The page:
Boot code in a computer system, such as the boot code shown as flash firmware 232 in FIG. 2, should always provide a mechanism for starting the computer and loading the operating system. If boot code is stored in read-only memory (ROM) then it will never be corrupted. However, this does not allow for updating the system hardware or the system software easily. Therefore flash memory is used to store boot code so that it can be updated to accommodate changes in the computer system. However, this leads to the problem that a portion of the boot code may be corrupted during an update and the system cannot be booted from flash memory. Thus, there is a need for a mechanism to recover from the corruption of the boot code without replacement of the hardware components with the corrupted code.
One approach to solve the problem of integrity and updateability is to keep two complete copies of the boot code, call these Copy A and Copy B, in flash memory. This will at a minimum double the size of the memory but will provide both integrity and flexibility. The system will boot using Copy A of the boot code, but, if for some reason that copy is corrupted, then the system will boot off Copy B, which is assumed not to be corrupted. Once the boot is complete the contents of Copy B can be copied back to Copy A so that both copies are intact.
If the contents of the boot code need to be updated, then the new code can be copied to Copy A. If the update is successful, then the new code can be copied to Copy B after successfully booting from Copy A. If the update is unsuccessful, then the old copy of the boot code is still intact in Copy B and, after booting up using Copy B, its contents can be copied to Copy A. The system is now back to its original state and the update of the boot code can be attempted again.
The above description is what commonly is done in the prior art. The major drawback to this approach is that the size of the flash memory doubles. The present invention focuses on providing the same level of integrity and updateability as a full duplication of boot code but accomplishes this at a much lower cost than doubling the size of the flash memory.
With reference now to FIG. 3, a block diagram shows the structure of the firmware flash memory in accordance with the present invention. There are two types of memory access in Firmware Flash Memory 300. Write protected code that cannot be updated, but it also cannot be corrupted. Read/write code can be updated, but there is the potential for corruption, so a recovery mechanism must be provided.
Write protected code 302 reboots the computer system even if there has been some damage to the read/write code in the remainder of the flash memory. There are two copies of the recovery code itself: Copy A 304 and Copy B 306. In addition to the recovery code, all other firmware code required to configure or boot the system is stored as composite code 308. The primary functions of the recovery code are to insure the integrity of the composite code and, if corruption is detected in the composite code, install a fresh copy of the composite code from a designated data source. The only code replication in this scheme is the two copies of the recovery code, 304 and 306, which should be a small fraction of the replication required for full duplication of the flash memory code. To understand how this invention works, it is necessary to discuss the operations of booting the system initially and updating the boot code.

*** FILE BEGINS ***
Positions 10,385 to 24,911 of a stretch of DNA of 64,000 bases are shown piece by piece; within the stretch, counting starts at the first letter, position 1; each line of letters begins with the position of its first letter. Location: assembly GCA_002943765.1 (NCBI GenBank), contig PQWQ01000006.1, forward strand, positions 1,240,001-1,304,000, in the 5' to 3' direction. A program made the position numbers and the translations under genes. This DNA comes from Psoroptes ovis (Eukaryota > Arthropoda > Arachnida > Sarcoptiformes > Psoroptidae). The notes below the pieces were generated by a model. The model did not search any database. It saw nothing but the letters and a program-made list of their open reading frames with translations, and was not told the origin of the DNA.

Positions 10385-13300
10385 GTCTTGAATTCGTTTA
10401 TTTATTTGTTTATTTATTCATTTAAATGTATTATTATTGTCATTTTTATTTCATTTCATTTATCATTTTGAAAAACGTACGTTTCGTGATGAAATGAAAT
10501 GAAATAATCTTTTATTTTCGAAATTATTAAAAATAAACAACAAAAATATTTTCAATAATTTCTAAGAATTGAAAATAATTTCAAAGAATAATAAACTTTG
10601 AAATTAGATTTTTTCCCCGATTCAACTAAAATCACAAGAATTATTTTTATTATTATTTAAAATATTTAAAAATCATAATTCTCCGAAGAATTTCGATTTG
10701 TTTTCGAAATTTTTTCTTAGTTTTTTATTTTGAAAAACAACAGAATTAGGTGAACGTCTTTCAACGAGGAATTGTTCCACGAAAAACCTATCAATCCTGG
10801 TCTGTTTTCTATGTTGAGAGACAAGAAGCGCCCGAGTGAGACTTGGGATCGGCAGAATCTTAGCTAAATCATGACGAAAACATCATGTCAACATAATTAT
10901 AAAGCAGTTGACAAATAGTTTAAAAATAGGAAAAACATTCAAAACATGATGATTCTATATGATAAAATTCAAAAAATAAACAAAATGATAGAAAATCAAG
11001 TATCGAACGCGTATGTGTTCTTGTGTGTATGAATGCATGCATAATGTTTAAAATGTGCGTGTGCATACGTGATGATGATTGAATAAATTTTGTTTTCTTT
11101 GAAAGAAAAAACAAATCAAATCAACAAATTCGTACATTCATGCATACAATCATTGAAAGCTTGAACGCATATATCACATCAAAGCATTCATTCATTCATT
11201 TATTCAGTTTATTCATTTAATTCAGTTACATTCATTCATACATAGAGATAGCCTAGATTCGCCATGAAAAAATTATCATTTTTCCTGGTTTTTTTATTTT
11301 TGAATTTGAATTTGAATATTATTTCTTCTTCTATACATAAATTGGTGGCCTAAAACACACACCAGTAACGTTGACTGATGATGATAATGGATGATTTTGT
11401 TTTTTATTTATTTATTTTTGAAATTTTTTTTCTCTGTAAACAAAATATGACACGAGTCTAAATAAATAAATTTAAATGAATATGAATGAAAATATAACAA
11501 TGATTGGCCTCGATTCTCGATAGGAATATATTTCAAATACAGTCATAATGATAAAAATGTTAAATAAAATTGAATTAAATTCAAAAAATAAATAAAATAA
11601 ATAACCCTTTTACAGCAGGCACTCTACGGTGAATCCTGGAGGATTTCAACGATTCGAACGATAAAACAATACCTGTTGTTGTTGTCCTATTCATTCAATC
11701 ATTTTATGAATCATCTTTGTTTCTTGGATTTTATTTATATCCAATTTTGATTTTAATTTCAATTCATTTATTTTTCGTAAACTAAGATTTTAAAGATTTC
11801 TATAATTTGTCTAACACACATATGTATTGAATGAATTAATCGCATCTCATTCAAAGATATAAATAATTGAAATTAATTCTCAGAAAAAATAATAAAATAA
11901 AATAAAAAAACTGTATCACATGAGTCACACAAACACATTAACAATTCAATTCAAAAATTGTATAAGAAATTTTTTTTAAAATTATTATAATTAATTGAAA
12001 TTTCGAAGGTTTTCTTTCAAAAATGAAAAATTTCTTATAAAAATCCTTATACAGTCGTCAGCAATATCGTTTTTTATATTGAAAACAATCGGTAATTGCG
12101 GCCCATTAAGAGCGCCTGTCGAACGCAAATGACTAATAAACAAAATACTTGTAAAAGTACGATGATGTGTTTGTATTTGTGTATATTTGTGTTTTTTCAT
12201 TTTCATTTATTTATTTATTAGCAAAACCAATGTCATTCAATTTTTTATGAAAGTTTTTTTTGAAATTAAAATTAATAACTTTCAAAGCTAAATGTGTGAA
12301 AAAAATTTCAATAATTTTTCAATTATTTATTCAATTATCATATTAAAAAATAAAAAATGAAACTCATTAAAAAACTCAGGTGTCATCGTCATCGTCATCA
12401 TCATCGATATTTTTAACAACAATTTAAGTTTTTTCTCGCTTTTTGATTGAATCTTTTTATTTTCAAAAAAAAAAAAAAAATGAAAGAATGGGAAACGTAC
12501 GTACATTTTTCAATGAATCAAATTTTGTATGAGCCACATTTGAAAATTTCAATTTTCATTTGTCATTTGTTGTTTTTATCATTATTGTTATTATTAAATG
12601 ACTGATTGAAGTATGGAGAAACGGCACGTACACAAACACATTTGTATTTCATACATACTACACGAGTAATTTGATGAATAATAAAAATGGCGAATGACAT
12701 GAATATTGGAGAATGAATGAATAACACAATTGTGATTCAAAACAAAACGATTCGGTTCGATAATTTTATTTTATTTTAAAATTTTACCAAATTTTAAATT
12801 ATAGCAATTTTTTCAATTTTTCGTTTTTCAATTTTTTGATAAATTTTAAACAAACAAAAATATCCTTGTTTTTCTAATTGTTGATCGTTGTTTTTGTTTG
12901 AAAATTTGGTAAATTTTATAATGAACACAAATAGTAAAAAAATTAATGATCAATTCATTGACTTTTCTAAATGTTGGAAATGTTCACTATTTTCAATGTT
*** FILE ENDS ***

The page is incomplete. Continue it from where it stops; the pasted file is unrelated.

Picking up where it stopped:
FIG. 4 presents a flowchart of the operation of booting the computer and, if an error occurs in the read/write code for either the recovery code or the composite code, installing fresh copies of the corrupted code. For the sake of discussion, we will assume some mechanism, such as a cyclic redundancy check (CRC), is used to detect whether a block of code has been corrupted or not. CRC is a technique where a “checksum” is appended to the end of a block of data that is being checked for possible corruption. A new checksum is calculated based on the data received and compared with the checksum appended to the data. If the two values agree, it is highly likely that the data has not been corrupted. The width of the checksum value affects the accuracy of the detection of corruption. Two commonly used standards are CRC16, a 16 bit wide checksum, and CRC32, a 32 bit wide checksum as used with the Ethernet protocol.
The values associated with CRC can be varied; some are better to detect single bit errors, others detect two bit errors; and still others are best for burst errors. CRC is not an infallible technique, but the probability of not detecting corruption when it has occurred is approximately (0.5)W, where W is the bit width of the checksum. As one of ordinary skill in the art will appreciate, there are other integrity tests for the corruption of a block of code and often multiple tests are used in conjunction with each other. For the sake of discussing this invention, we will assume some mechanism is employed to detect whether a block of code is corrupted or not and the technique has a high probability of correctly detecting corruption.
As shown in FIG. 4, the first step in the process (step 402) is to execute the write protected code, as shown as code block 302 in FIG. 3. Copy A of the recovery code is scanned to generate a CRC checksum (step 404) which is compared with the stored CRC checksum. If the recovery Copy A is detected to be corrupted (step 406: yes), then the duplicate copy of the recovery code in Copy B, code 306 in FIG. 3, is copied into Copy A (step 408). If Copy A is not corrupted (step 406: no), then the CRC character for Copy B is generated (step 410). If Copy B has been corrupted (step 412: yes), then the recovery code in Copy A is copied into Copy B (step 414). If Copy B has not been corrupted (step 412: no), then both copies of the recovery code are intact.